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HOME  > Past issues  > 2012 March 7 - 13  > Osaka’s education ordinance imposes control and competition (Part 3)
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2012 March 7 - 13 [EDUCATION]

Osaka’s education ordinance imposes control and competition (Part 3)

March 4, 2012
The Osaka fundamental education ordinance bill has an ulterior aim: to turn teachers into robots who move automatically at the beck and call of their superiors.

This aim is clearly illustrated in the bill’s extraordinary penal article which stipulates that teachers who disregard an official order three times shall be dismissed.

This dismissal clause, however, is illegal in itself.

The most likely use of this clause is when teachers disobey the order to sing “Kimigayo” (Reign of Your Majesty) at entrance and other school ceremonies. In January, the Supreme Court ruled that excessive punishment for not singing “Kimigayo” is an abuse of power.

How to deal with “Kimigayo” and the “Hinomaru” (Rising Sun) flag at ceremonies should be left to schools to decide. If the school decides on standing up and singing the song in unison, only those willing shall be obliged to sing, sparing those unwilling from singing. This is the democratic way for schools to proceed.

Compulsory control in education in Japan stands out in the world. The U.S. Supreme Court ruled that any state that attempts to force children at public schools to pledge allegiance to the national flag would be in violation of the Constitution of the United States.

The point of concern is that the Osaka education ordinance bill which allows for dismissals for offenses is not an issue limited just to the teachers. When the teachers are controlled under the threat of punishment, the whole school will become like a robot, with no one free to think on their own.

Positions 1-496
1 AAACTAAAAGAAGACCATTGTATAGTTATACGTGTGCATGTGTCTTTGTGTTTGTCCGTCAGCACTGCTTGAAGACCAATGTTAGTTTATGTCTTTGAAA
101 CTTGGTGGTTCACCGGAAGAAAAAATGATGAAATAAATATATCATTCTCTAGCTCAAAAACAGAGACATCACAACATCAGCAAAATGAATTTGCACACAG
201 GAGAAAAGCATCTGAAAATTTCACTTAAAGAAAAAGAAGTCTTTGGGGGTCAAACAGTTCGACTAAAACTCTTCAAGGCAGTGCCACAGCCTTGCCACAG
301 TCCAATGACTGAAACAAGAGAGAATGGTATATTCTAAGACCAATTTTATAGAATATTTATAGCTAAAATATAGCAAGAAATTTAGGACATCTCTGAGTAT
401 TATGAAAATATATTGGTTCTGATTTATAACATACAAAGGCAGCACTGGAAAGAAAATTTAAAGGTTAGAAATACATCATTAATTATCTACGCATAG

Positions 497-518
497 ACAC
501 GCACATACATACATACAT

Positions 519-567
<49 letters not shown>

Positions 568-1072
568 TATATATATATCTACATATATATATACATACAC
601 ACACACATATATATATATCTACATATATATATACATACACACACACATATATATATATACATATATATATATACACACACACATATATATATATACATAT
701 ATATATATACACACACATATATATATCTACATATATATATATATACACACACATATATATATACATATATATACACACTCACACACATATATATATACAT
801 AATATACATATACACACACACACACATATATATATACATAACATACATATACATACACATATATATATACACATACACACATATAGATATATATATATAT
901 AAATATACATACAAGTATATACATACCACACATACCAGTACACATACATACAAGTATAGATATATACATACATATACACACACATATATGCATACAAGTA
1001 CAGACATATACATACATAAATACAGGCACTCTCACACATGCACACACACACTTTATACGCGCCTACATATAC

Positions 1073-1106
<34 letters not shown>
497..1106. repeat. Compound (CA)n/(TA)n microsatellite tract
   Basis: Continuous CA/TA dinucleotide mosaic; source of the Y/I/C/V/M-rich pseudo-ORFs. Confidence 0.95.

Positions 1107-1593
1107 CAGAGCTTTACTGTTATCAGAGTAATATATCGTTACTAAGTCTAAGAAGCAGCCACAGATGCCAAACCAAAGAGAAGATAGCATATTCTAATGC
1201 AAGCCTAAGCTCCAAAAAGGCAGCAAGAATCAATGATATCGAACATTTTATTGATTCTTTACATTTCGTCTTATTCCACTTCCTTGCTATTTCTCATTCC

The International Labor Organization (ILO) and the United Nations Educational, Scientific, and Cultural Organization (UNESCO) regard the status of teachers as education specialists.

As specialists, teachers must think on their own and decide how best to teach children. Teachers with independence of mind and freedom of expression can convey the importance of critical thinking to children.

The Osaka education ordinance bill is based on the principles of authoritative control, test-based competition, and ruling class order.

Overcoming this impasse is possible only by working together with children, parents, teachers, and local residents and going back to the basics of postwar educational principles: education to be provided in the best interest of students with the government refraining from controlling education.

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